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Last update
13 May 2004

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Mark Fielding

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Radar observations of a cold front on 20 October 2000

Most of the rain that falls in the UK is associated with fronts, and the high resolution of the Chilbolton weather radar enables the formation and development of precipitation in the atmosphere to be mapped out.

The animation below depicts the radar echo intensity over a 1 hr 15 min period during an approaching cold front. The radar is looking to the west. The echos above 2 km are from slowly falling ice particles. At 2 km they melt and the radar records an enhanced return in a thin layer, known as the bright band. Below this height the resulting rain drops fall out much more rapidly.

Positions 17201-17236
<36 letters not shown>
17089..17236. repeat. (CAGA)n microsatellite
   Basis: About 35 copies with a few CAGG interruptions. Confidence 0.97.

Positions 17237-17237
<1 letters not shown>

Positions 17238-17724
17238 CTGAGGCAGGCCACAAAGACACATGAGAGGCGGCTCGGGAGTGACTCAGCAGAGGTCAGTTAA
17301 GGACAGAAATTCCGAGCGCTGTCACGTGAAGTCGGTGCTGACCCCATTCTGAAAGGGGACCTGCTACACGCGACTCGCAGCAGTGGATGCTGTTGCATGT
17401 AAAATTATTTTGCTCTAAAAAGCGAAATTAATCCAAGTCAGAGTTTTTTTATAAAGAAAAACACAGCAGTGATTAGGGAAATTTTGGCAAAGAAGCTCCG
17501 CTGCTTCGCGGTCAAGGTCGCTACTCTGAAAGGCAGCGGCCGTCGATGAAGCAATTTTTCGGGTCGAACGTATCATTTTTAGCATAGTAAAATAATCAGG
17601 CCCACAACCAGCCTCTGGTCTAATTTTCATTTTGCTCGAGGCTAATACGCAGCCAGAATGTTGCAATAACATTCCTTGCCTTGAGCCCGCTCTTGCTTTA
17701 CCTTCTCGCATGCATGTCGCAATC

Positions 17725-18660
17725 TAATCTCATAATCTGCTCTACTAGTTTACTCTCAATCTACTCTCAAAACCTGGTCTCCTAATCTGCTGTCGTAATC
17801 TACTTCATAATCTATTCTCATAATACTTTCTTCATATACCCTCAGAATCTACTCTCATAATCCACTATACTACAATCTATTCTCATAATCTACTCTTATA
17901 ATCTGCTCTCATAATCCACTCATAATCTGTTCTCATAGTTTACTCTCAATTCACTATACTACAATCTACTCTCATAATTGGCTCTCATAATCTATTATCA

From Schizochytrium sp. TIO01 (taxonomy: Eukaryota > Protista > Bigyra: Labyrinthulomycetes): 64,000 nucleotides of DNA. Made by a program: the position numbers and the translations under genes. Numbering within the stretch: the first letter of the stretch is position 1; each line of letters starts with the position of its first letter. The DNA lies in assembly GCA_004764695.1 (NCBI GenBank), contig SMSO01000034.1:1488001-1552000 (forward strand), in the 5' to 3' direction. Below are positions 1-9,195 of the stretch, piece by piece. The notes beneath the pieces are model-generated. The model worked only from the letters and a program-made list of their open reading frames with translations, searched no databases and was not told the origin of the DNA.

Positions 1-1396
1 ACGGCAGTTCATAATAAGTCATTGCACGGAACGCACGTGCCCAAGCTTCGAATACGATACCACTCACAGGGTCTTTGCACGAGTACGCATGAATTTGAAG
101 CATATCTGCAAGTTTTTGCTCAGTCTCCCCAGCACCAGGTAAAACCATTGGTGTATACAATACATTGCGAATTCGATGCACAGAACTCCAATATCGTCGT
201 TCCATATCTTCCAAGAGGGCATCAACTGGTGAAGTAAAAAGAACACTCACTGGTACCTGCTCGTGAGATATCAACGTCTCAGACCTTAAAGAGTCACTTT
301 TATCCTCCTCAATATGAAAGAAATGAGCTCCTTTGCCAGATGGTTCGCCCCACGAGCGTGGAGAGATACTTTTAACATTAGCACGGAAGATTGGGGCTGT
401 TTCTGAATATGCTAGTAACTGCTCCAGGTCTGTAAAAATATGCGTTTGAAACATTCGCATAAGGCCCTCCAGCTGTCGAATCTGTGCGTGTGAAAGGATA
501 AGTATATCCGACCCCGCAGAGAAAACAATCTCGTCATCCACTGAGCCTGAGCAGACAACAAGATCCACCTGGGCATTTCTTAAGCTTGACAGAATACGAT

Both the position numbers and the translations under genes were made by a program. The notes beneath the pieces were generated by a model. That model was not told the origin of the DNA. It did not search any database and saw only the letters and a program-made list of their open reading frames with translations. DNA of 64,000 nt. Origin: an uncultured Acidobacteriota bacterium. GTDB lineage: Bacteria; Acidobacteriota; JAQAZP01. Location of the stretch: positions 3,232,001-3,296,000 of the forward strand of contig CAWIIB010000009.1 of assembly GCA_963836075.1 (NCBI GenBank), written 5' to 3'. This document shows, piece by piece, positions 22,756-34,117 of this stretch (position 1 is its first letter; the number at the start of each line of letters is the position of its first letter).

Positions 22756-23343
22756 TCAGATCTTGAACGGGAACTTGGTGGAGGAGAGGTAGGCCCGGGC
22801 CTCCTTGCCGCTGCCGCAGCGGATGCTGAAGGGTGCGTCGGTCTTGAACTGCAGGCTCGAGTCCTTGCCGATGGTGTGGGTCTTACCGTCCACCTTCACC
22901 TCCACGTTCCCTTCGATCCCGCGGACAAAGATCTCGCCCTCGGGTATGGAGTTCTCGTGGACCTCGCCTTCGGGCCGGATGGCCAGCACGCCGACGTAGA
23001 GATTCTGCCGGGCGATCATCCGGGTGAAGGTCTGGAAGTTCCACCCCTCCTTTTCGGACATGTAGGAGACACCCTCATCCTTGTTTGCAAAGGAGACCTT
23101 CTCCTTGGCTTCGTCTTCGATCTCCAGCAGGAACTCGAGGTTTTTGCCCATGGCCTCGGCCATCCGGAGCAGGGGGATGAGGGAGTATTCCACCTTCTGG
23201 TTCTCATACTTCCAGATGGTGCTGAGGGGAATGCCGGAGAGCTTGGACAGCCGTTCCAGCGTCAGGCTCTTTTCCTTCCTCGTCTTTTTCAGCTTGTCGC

A noticeable feature of this case is the apparent rapid growth of ice at around 4 km, where the temperature was -12°C. Aircraft and baloon measurements from this indicated that this was due to the additional presence here of a thin layer of supercooled liquid water, which promotes the growth of ice crystals, and therefore can lead to more intense rainfall at the surface.

The corresponding images from satellite and from the Met Office radar network are shown below. The satellite image shows the cold ice cloud associated with the front wrapping around the centre of the low pressure system. The Met Office radar animation shows the surface rainfall beneath the ice cloud in the form of two narrow rainbands.

Infrared satellite image at 7:00Met Office radar network 9:00-15:00

More images and information from this and similar case studies.
See thunderstorm case study.